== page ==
Though augmented reality (AR) as a technology has existed for roughly two decades, it has only just begun to break into the mainstream by way of immersive desktop and mobile experiences. Much of what has been seen so far has been either in the entertainment, marketing and location-based sectors, but one area that is sure to benefit from AR is education. One of the most obvious ways AR will impact education is by enhancing learning materials for students, and a new demo from a Bangkok-based organization shows just that.
Perhaps providing a glimpse into the near future of learning, the video (embedded below) from Thailand’s Institute for the Promotion of Teaching Science and Technology (IPST) shows how augmented reality could help students open a whole new dimension from their textbooks. In this example, a student flips through a geology book meant to teach her about the layers of the earth.
Using quick response (QR) codes, a camera is able to detect which page the student is on and can display supplementary 3D materials. The student controls the experience by presenting one of three business card-sized QR codes that either activate or advance a sequence of models for each page. They can get a closer look or a different angle on the models by simply moving the book closer to the camera or rotating it.
The experience is pretty compelling as it is. Animations play on some of the pages, explaining how signals travel differently through the various layers of the earth. The visuals are nothing new, but the fact they could theoretically be viewed by a student holding a smartphone would fundamentally change the way students use textbooks.
I hope, however, that the use of QR codes is reduced when a product like this goes to market. The codes, while big and easy to recognize for computer vision software, are clunky, obtrusive and rob publishers of page real estate. Sufficient image recognition technology exists that should allow smaller imaged based markers to be used to activate the experience (or the entire page could be used as a marker).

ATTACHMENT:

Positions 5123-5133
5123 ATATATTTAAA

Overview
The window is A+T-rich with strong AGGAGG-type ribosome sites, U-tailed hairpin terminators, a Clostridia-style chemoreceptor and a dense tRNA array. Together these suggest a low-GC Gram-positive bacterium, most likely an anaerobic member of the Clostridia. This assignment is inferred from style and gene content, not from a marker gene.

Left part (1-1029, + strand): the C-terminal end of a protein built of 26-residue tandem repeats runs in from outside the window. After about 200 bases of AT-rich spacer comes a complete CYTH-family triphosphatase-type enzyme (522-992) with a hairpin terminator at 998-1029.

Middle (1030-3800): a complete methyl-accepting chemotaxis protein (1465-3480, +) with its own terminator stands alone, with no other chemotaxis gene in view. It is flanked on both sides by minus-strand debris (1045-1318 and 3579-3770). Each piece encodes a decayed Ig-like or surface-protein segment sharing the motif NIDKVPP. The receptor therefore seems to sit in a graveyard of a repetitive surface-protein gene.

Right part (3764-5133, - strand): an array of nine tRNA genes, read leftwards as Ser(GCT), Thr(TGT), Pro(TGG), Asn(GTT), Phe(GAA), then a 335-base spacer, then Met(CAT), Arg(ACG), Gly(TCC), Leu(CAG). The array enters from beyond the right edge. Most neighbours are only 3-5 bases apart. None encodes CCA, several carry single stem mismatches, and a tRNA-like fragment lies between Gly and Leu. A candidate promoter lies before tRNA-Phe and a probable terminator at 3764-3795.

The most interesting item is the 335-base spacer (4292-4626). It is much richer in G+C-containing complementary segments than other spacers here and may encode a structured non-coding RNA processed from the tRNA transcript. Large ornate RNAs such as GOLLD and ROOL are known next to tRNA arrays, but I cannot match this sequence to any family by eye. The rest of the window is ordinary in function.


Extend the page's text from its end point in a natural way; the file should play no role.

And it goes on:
Using the handheld markers to activate and change the models shouldn’t be necessary either, as previous AR experiences – as seen in this example from Total Immersion – have let users control 3D models by placing fingers on top of specific parts of a marker. Qualcomm, which announced its new AR SDK last week at Uplinq 2010, said the kit would include support for this functionality, which it calls “virtual buttons.” Needless to say, it can be done, and in the case of augmented textbooks, should be done.
The possibilities for education and augmented reality go far beyond just textbooks. In fact, augmented reality could make learning safer for kids. Why place dangerous chemicals in the hands of children when virtual chemistry sets could eliminate any dangers? Kids can swap protective goggles for head-mounted displays (HMDs) and beakers and bunsen burners for virtual test tubes with 3D chemicals – all of which could be done from the comfort of the student’s desk, or even at home.
Augmented reality has enormous potential in the education space. Earlier this year, the New Media Consortium reported in its 2010 Horizon Report that simple augmented reality is just two to three years away from having a significant impact on education. Augmented books and virtual chemistry sets are likely only a fraction of the way the technology will revolutionize the way students learn.
Photo by Flickr user Neys.